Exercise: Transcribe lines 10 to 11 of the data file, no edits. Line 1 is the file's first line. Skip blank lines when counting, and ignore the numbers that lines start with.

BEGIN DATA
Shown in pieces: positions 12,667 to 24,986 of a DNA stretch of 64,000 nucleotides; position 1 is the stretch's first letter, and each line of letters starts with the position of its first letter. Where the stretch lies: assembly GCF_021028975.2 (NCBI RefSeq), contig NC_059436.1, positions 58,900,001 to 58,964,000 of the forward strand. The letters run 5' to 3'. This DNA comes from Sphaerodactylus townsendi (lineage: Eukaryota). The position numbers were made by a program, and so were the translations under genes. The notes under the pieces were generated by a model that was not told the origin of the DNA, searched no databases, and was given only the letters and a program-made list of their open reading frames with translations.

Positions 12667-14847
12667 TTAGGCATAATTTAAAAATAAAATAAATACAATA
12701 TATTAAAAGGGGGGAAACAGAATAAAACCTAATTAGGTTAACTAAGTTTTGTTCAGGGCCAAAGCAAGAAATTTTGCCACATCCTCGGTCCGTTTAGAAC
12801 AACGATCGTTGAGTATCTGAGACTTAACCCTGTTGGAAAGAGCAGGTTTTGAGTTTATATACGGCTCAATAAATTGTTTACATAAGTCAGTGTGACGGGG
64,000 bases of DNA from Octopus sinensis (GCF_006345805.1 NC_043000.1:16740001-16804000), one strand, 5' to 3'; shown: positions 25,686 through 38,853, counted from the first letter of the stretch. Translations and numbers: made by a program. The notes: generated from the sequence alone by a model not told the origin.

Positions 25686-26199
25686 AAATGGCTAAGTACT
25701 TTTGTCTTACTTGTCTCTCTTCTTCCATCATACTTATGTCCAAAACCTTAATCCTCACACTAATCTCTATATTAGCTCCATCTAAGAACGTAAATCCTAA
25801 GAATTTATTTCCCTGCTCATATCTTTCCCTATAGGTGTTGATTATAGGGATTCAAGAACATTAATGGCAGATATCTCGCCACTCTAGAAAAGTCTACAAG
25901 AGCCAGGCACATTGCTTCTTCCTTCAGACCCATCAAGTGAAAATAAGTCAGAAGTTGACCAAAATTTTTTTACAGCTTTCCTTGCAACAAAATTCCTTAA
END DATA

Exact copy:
25801 GAATTTATTTCCCTGCTCATATCTTTCCCTATAGGTGTTGATTATAGGGATTCAAGAACATTAATGGCAGATATCTCGCCACTCTAGAAAAGTCTACAAG
25901 AGCCAGGCACATTGCTTCTTCCTTCAGACCCATCAAGTGAAAATAAGTCAGAAGTTGACCAAAATTTTTTTACAGCTTTCCTTGCAACAAAATTCCTTAA